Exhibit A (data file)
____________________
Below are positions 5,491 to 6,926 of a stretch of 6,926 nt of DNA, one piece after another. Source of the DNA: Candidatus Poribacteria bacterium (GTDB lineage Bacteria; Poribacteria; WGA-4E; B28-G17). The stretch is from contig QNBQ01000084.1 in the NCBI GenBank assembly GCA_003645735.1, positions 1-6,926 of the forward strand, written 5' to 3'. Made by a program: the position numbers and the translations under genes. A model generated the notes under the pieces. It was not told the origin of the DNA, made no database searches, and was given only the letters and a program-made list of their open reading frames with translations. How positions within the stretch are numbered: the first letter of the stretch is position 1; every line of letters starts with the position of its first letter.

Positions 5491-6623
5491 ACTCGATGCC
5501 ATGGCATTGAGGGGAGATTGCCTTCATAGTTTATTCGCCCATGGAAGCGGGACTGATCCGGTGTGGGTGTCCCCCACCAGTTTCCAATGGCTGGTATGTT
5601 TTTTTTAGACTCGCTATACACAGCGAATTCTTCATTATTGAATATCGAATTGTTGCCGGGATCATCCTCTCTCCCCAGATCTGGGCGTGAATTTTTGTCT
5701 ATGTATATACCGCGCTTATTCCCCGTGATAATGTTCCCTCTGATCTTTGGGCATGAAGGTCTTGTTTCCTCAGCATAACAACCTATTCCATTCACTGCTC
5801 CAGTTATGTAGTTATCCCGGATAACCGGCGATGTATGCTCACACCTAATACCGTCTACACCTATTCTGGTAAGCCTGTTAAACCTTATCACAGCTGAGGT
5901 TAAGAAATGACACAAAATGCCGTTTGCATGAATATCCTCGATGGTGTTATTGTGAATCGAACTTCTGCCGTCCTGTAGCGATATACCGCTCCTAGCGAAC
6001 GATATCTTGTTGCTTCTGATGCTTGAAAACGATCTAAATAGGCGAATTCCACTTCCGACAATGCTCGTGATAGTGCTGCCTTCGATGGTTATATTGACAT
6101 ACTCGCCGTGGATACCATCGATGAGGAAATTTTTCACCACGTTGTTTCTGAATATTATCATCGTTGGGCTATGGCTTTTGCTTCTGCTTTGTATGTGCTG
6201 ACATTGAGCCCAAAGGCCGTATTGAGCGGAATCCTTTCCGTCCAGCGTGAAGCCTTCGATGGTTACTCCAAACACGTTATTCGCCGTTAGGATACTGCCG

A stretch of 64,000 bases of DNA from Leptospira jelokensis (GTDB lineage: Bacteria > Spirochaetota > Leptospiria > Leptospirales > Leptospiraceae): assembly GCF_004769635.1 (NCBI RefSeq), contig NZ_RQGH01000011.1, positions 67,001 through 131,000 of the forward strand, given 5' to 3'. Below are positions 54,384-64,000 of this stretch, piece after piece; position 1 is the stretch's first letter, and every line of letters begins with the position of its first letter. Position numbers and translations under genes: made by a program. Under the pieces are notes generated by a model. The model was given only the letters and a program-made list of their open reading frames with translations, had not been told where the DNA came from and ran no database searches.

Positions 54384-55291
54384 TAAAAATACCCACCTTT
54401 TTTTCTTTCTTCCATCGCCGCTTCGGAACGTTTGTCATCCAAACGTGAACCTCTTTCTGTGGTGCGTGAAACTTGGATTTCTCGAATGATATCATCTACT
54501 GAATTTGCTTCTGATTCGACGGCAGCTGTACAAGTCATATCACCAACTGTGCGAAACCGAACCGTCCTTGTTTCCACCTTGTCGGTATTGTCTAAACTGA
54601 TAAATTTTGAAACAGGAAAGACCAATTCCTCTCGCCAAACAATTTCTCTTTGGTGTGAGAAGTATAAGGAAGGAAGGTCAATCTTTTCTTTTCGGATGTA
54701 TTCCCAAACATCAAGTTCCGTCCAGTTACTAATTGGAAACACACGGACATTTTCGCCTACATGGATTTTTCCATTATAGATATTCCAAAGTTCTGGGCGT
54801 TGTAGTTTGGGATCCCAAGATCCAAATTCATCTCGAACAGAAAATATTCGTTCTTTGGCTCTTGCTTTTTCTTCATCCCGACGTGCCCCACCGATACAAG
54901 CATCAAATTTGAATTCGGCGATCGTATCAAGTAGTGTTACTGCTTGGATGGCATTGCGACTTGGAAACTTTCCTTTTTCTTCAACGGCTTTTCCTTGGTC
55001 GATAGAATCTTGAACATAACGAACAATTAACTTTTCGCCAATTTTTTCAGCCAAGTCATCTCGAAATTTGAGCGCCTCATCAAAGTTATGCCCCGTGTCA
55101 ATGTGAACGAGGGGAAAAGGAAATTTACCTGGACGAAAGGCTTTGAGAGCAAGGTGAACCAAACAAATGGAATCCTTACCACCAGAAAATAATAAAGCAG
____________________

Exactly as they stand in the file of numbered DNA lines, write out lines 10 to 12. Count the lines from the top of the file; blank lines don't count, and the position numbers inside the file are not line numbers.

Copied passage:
6101 ACTCGCCGTGGATACCATCGATGAGGAAATTTTTCACCACGTTGTTTCTGAATATTATCATCGTTGGGCTATGGCTTTTGCTTCTGCTTTGTATGTGCTG
6201 ACATTGAGCCCAAAGGCCGTATTGAGCGGAATCCTTTCCGTCCAGCGTGAAGCCTTCGATGGTTACTCCAAACACGTTATTCGCCGTTAGGATACTGCCG

A stretch of 64,000 bases of DNA from Leptospira jelokensis (GTDB lineage: Bacteria > Spirochaetota > Leptospiria > Leptospirales > Leptospiraceae): assembly GCF_004769635.1 (NCBI RefSeq), contig NZ_RQGH01000011.1, positions 67,001 through 131,000 of the forward strand, given 5' to 3'. Below are positions 54,384-64,000 of this stretch, piece after piece; position 1 is the stretch's first letter, and every line of letters begins with the position of its first letter. Position numbers and translations under genes: made by a program. Under the pieces are notes generated by a model. The model was given only the letters and a program-made list of their open reading frames with translations, had not been told where the DNA came from and ran no database searches.